Johnson & Johnson has begun settling some power morcellator lawsuits where women alleged that they developed uterine cancer as a result of the medical device. The laparoscopic power morcellator was used during minimally invasive surgery to essentially blend up tissue into small pieces so that it can be removed through small incisions in the abdomen. The electrical device was used during hysterectomies and to remove uterine fibroid tumors.
The problem with power morcellators is that as the device blends up cancerous cells, it spreads them around the abdominal cavity, essentially seeding cancer throughout the pelvic cavity. As a result of the increased risk of spreading serious cancer cells, the FDA issued a warning and J&J pulled its devices off the market.
Power morcellator cancer lawsuits allege that J&J and Ethicon (a unit of J&J) knew that the devices were defective and were contributing to the spread of serious and potentially deadly cancer, but failed to warn doctors. One type of cancer, leiomyosarcoma, that is alleged to have been spread through out women’s pelvic cavities by the device, is particularly deadly and has a very poor survival rate.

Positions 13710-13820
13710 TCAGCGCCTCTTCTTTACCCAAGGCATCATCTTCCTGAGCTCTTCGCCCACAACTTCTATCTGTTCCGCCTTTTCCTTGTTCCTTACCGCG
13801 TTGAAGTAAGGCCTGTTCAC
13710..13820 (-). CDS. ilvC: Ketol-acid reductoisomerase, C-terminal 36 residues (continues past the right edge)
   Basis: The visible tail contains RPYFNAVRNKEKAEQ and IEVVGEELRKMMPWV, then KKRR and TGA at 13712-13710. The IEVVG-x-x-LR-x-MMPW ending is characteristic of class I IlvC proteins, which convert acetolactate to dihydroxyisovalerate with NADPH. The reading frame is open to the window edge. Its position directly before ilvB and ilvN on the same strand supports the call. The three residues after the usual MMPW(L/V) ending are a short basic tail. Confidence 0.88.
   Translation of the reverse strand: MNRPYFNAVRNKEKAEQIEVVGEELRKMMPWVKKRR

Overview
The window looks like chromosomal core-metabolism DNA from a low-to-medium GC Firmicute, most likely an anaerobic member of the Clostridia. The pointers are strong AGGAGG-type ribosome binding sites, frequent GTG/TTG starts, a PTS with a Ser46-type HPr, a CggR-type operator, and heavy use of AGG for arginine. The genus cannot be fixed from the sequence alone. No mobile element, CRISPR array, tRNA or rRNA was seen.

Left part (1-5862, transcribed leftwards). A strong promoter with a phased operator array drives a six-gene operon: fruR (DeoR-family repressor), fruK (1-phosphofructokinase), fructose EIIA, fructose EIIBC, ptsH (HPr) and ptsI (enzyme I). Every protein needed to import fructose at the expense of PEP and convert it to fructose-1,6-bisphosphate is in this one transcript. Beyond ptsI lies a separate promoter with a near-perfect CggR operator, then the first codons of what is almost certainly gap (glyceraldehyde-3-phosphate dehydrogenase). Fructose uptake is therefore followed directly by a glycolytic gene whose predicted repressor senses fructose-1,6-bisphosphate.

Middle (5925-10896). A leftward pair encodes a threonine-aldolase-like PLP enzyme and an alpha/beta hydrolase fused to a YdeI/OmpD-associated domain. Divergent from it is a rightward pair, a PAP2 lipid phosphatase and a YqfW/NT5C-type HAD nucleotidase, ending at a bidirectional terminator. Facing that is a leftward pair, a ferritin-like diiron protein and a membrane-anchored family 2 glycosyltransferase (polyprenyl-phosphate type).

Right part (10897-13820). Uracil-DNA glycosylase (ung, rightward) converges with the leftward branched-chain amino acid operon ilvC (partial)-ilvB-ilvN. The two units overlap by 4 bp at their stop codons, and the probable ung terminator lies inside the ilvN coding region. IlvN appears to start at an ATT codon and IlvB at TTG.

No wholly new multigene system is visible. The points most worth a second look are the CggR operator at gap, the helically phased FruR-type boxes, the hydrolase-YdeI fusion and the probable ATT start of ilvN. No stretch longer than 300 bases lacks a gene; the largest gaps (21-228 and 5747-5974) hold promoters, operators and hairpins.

Women who have developed uterine cancer or leiomyosarcoma following a laparoscopic procedure where a power morcellator was used should immediately reach out to an attorney who handles product liability cases involving medical devices. If family members have lost a loved one following such a procedure, they also have claims under wrongful death laws. Statutes of limitations operate to bar claims if they are not brought in a timely manner, so people harmed by the device should bring claims as soon as possible.